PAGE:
My wife’s mother, a fine Christian woman, loved Queen Elizabeth II. When my wife learned of the Queen’s death, she imagined her arriving in heaven and said, “My mom will be first in line to greet her.”
I love this idea of the Queen being met first in heaven not by a long line of other queens, kings, and world dignitaries, but by a commoner, some ordinary person who deeply loved her. And not just any ordinary person but a fellow Christian. For Queen Elizabeth was a Christian, a godly woman, and a godly world leader—and how many of those are there?
Try to think of another godly world leader. Does even one name come to mind? Partly this is due to the fact that the Queen was above politics, not allowed to take part in the political fray or even to comment publicly. The new British Prime Minister, Liz Truss, is no royalist, yet the Queen received her graciously and bestowed her blessing.
This quality of being a great world leader yet above politics—does it remind you of anyone else? Another royal figure?
It reminds me of Jesus Christ, the man who, when asked about political allegiance, stood apart from party partisanship and replied, “Render unto Ceasar what is Ceasar’s, and unto God what is God’s” (Mark 12:17). This man rode into Jerusalem on a donkey, not to assume His throne and be crowned as King, but to die for the sins of the world.
With the passing of Queen Elizabeth there is much speculation about the future of the monarchy. Many are opposed to this expensive, possibly frivilous and out-dated institution, and would like to see it dismantled. (Nevermind that the US government is essentially monarchic, while the government of the UK is essentially republican.)
But I wonder: Who now, among world leaders, is able to assume the mantle of godliness? Isn’t it common knowledge that modern politics has fallen far below any possibility of admitting godly leadership? To advance to high office in our culture is normally to leave purity and holiness behind and to compromise with corruption.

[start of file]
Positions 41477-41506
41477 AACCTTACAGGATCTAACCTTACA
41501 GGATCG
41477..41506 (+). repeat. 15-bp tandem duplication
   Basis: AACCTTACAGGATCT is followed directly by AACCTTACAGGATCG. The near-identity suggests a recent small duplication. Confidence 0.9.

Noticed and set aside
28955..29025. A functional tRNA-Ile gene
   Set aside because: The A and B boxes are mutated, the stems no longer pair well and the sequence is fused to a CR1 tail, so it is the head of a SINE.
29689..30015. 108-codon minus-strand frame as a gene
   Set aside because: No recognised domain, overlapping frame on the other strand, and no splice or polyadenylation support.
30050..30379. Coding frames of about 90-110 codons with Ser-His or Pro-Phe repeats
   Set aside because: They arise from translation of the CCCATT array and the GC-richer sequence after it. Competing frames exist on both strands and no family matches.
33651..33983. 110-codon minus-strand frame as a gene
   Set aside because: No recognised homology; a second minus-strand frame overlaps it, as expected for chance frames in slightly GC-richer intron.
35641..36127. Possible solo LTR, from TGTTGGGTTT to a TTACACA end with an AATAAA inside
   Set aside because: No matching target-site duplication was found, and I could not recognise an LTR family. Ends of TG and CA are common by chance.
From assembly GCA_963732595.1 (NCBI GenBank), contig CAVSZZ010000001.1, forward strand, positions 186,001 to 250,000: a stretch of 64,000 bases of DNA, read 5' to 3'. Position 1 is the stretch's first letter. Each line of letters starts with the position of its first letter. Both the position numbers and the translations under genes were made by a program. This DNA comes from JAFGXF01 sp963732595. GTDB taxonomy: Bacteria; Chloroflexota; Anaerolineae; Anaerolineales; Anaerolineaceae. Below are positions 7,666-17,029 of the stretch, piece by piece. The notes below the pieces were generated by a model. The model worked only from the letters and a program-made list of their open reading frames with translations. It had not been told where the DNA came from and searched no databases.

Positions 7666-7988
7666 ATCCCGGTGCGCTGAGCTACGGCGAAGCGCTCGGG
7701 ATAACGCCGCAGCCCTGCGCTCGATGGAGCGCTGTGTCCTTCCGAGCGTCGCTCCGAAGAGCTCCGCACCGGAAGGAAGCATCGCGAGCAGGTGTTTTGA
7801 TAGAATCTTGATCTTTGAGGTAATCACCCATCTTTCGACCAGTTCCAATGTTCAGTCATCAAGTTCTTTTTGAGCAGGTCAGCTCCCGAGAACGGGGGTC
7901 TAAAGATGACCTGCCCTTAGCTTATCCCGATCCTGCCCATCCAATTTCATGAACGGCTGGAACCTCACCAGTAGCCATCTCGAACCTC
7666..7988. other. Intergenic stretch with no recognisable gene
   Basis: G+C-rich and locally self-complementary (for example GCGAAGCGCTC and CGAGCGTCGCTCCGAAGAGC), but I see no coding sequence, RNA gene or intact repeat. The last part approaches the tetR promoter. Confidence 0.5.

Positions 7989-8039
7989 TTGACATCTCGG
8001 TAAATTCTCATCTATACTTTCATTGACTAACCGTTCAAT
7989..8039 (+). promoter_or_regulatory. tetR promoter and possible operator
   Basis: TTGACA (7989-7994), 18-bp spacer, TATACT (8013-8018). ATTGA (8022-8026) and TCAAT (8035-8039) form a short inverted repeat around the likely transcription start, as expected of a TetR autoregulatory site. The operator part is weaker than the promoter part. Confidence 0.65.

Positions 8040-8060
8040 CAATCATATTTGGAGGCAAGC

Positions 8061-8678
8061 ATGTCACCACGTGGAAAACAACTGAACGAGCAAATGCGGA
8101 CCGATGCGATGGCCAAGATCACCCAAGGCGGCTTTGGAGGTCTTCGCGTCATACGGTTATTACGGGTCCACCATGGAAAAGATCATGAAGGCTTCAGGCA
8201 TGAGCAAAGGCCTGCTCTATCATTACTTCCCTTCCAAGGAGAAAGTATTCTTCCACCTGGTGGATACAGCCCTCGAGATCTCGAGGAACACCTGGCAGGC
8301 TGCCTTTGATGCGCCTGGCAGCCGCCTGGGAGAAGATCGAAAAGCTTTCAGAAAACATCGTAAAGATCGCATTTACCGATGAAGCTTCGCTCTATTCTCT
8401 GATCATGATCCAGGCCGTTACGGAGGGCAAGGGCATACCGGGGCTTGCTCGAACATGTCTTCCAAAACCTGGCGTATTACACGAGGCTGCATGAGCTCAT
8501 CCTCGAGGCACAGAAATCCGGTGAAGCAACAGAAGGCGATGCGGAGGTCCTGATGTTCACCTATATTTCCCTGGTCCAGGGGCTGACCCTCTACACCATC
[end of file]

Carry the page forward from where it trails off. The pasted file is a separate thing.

So the passing of this Queen leaves a vacancy. She leaves a hole in our hearts. Not that she was perfect, and certainly her family has been less than admirable. Even so, is there not something in us that needs royalty—that needs such an example of simple decency and dignity which rises above political strife and depravity and stands for power with humility?
I’m not claiming monarchy as necessarily the best form of government. Goodness knows, Europe suffered horrendously under it for centuries. But I do see a place for someone who in worldly terms can mirror this fundamental spiritual truth: We need a King. We need figureheads who can command our admiration, fealty, loyalty, and love. We are built for monarchy—the Bible is a royalist document—and we long for the time when our true King, the King of Heaven, will finally be crowned on Earth with more than thorns.
When foreign kings came to kneel at the cradle in Bethlehem, they represented the time when every knee will bow before Him, and when “the kingdoms of this world have become the Kingdom of our God and of His Christ, and He will reign forever and ever” (Rev 11:15). Amen.
Rest in peace, Elizabeth, and thank you for your godly legacy.
(If anyone would like to learn more about the Queen’s Christian faith, read The Faith of Queen Elizabeth by Dudley Delffs, or else the shorter booklet The Servant Queen And The King She Serves, published on the occasion of her 90th birthday.)
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